What Is Carménère?
Carménère is a red wine grape that is believed to have come from the Médoc wine-growing region of Bordeaux in France. This grape varietal is thought to be one of the six original red grapes from this part of France. Ironically, it is now very difficult to find any wineries producing wines from this grape.
The Carménère characteristics are that it is a late-ripening grape, and when grown in a favorable climate, it will produce powerful, deep red wines with herby notes that are not unlike Merlot and Cabernet Sauvignon.
A Genetic Link to Cabernet Franc Is Discovered
Interestingly, there are many similarities between these grapes, and DNA investigations have discovered that these three grapes come from the same parent grape – Cabernet Franc. Up until the 1860s, Carménère was one of the most important grapes in the Médoc and it was one of the most commonly planted grapes in the region.
Chile Saves The Carménère Grape
Unfortunately for the Carménère grapes, the vines are highly susceptible to phylloxera, which devastated the vineyards at that time, and cultivation of this grape was brought to a halt.
By a strange twist of fate, just before the phylloxera outbreak in France, Chilean vignerons had taken mistakenly taken cuttings of this grape, thinking that they were Merlot cuttings. The vines are very similar due to their common parentage, and it was an easy mistake to make. It was only when DNA testing was done decades later that Chile realized that they had scored a winner!
Carménère is now the jewel in Chile’s wine-growing crown and Chile is considered the savior of the Carménère grape.
As a result, many other wine-growing countries became interested in this varietal, and it has now found homes in various countries around the globe. You may be surprised to find out that these grapes are grown in a wide range of regions from New Zealand to China.
What Color Is Carménère?
Although the name of this red wine refers to the changing color of the leaves on the vineyard in autumn, it also aptly describes the Carménère color. The wine is an intense red with the flavors of ripe berries, plums, and spice. It is wonderful when blended with other red wines such as Cabernet Sauvignon and Merlot.
What Does Carménère Mean?
The Carménère color was named after the French word for crimson which is “carmin”. In the autumn, the color of the leaves changes to a spectacular crimson color before they fall. The Carménère make a dramatic contribution to the autumnal display.
How to Pronounce Carménère?
Carménère pronunciation is very important in wine society, and being a rare wine, many will wonder how to pronounce the name correctly Carménère pronunciation. Follow the following guidelines and take care on where to put the emphasis:
Car·me·nère | \ kär-mə-ˈner \
In Chile and some other countries, the first accent is not sounded. However, in some countries, both are emphasized.
There are many audios and videos online that will assist you with the correct pronunciation. The plural of Car·me·nère is Carmenères.
Where Does Carménère Come From?
Although Carménère originated in the Bordeaux region of France, it is now a rare find in the country of its birth. It was used mainly as a blending grape in the 1870s. The vast majority of Carménère wines produced today, come from Chile – its adopted homeland, and the wine industry of that country is going from strength to strength. This wine is also produced in Italy and China.
The Central Valley of Chile is the major wine-growing region. Within the Central Valley, there are specific areas that have become famous for the high-quality Carménère grapes that are grown there:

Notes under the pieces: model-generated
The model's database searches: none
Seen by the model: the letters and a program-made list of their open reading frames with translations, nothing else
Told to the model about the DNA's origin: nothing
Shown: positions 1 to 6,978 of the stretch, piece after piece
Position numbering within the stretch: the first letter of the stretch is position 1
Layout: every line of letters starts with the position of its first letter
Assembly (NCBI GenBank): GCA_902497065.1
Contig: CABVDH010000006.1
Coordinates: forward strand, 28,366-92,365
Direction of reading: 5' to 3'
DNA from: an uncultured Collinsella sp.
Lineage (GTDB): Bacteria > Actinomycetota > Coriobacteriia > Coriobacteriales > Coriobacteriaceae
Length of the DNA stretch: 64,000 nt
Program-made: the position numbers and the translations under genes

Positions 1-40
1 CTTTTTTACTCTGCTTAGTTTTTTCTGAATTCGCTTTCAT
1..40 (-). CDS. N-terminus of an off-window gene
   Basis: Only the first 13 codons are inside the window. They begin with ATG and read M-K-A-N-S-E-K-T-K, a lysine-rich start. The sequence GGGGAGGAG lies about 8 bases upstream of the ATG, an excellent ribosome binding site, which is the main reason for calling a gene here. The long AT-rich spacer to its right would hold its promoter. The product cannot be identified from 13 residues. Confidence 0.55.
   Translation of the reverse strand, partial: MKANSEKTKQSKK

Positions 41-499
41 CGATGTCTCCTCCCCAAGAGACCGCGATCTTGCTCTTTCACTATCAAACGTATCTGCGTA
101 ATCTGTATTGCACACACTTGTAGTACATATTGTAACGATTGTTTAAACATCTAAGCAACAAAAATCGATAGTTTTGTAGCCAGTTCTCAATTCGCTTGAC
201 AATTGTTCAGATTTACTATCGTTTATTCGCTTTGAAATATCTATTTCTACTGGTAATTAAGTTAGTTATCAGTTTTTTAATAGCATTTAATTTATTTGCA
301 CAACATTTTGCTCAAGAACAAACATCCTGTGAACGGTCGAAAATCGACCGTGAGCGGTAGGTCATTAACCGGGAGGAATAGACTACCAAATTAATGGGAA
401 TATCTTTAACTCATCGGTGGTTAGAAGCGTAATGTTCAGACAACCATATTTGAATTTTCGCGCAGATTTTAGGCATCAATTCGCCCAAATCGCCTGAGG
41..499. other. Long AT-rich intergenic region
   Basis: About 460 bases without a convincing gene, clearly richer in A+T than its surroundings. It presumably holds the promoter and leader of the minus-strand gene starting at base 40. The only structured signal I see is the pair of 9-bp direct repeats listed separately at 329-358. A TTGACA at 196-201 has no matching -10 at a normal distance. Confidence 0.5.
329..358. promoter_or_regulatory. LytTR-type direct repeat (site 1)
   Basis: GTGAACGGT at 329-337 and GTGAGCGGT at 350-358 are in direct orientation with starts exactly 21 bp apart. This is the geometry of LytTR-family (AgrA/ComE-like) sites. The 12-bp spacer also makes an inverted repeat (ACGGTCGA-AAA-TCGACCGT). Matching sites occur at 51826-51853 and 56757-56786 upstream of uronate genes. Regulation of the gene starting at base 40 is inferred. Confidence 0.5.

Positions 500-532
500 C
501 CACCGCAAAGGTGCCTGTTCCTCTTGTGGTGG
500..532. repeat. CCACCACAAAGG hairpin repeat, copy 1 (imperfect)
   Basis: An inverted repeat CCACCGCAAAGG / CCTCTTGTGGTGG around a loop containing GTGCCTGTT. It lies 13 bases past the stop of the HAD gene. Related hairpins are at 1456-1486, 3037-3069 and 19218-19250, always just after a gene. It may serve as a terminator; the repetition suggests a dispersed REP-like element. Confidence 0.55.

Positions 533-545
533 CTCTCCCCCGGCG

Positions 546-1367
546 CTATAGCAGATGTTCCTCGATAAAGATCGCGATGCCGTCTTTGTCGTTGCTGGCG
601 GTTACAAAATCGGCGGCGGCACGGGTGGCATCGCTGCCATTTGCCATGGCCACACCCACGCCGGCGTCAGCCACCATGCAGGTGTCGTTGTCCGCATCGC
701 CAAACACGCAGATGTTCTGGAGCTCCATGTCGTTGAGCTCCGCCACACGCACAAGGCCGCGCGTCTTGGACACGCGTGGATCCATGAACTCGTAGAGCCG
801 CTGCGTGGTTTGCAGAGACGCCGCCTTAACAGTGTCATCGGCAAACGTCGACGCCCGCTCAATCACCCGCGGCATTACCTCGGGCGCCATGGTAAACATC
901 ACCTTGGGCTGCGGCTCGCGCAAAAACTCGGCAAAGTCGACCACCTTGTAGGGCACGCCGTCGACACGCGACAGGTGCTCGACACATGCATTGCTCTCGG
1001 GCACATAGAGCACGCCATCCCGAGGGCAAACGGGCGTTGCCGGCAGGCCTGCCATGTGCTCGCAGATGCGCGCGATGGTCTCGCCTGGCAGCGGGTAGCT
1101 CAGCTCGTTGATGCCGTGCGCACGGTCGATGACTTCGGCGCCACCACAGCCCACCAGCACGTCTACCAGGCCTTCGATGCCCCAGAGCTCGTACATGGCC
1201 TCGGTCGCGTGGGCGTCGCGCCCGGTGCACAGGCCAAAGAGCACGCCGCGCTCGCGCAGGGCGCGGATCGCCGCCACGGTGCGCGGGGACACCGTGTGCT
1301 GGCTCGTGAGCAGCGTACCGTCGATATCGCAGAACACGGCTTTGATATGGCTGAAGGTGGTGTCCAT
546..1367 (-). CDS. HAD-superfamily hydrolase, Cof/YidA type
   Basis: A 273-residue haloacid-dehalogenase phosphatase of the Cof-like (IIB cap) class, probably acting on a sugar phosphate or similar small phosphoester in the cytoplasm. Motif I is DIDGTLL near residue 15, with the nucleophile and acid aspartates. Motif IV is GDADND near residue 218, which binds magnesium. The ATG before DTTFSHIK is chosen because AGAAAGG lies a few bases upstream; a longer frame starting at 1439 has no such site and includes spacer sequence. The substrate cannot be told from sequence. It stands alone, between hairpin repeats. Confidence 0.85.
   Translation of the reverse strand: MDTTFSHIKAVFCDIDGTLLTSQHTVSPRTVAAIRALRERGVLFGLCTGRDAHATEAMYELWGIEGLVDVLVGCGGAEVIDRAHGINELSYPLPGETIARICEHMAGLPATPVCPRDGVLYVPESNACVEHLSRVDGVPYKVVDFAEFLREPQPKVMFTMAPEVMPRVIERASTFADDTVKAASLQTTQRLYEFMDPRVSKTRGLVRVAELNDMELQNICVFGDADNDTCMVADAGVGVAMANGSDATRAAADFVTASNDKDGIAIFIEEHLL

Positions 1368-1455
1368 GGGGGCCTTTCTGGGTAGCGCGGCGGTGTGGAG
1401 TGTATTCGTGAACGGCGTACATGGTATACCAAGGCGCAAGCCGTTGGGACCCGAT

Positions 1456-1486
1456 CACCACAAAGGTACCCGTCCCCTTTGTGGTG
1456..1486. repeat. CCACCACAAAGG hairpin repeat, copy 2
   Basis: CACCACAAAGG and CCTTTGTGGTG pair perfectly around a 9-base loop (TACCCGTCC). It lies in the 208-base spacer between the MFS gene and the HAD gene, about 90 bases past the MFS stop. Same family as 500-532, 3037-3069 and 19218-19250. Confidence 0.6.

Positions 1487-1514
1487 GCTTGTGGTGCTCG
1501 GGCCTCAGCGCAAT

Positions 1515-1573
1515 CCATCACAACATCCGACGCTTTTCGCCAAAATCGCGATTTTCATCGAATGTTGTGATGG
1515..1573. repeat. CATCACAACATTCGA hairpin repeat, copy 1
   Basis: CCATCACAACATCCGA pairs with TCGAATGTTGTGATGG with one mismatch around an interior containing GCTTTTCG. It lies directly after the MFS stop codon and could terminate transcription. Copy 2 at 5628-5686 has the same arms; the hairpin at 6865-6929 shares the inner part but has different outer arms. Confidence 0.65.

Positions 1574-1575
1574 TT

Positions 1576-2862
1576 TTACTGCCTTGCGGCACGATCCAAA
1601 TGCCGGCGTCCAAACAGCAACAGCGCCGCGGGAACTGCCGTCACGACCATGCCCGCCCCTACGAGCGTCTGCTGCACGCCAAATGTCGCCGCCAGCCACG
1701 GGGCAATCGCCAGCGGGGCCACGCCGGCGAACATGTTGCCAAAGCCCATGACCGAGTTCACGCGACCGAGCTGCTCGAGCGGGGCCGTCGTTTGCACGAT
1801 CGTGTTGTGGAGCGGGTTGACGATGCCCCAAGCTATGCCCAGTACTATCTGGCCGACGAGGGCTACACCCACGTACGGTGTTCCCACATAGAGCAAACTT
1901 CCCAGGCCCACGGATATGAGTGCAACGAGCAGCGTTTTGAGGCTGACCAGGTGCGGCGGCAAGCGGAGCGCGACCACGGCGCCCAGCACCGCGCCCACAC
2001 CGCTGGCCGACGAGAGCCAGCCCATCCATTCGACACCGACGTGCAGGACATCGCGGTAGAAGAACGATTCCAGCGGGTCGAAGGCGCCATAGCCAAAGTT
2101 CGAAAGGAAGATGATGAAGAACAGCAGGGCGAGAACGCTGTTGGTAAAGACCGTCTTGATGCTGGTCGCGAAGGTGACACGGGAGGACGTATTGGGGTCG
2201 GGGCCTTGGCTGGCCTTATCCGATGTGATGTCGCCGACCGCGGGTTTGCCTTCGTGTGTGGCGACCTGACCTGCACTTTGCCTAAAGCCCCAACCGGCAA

The Maipo Valley:
This region in the northern part of the Central Valley. The Carménère wine from this area is known for its light floral hints of cherry, hibiscus, and rose, which is followed by notes of granite minerality.
The Cachapoal Valley
The Carménère wines from this area are quite different in character to those from the Maipo Valley. They have a mixture of sweet and sour notes, accompanied by the herbal flavors of green peppercorn. These wines have a higher acidity level and this makes them ideal for aging.
It is from this region that the top quality Chilean Carménère wines originate. Peumo is considered to be one of the oldest and most established wine regions of Chile and the wines have benefitted from the years of experienced winemaking. The Carménère wines from Peumo are considerably more full-bodied with increased alcohol content and a sweeter taste profile. These factors contribute to the significant aging potential of these wines of up to fifteen years.
You can distinguish the hearty fruit flavor of raspberries in wines from this valley. If they come from vineyards in Apalta, the wines will have firm tannins, and are fermented in oak, and have little of the herbal notes of wines from other areas. Apalta is a protected forest area, so there are only six wineries there, making the wines very exclusive.
These wineries produce wine that may have been collected from the Colchagua and Cachapoal valleys. They are richer in flavor, have lower acidity, and a deeper color than the wines from other Andes regions.
What Kind of Wine Is Carménère?
Carménère is a smooth red wine with a rounded palate that is quite similar to Merlot. However, it is not as full-bodied as Cabernet Sauvignon. The grapes are harvested at the end of the summer so that they have had the maximum amount of sunshine to ripen the grapes. Once the grapes have turned deep, blue-black in appearance. It is at that time that the leaves on the vines become the vivid shades of crimson and orange that give the grapes the name Carménère.
The Winemaking Process
Following the late harvest, the grapes are firstly de-stemmed before being tanked at a controlled temperature. Fermentation takes place with the skins on. They are then lightly pressed and fermentation yeasts are added to the must in stainless steel tanks. Finally, the wine is decanted and left to sharpen for about four months before being bottled.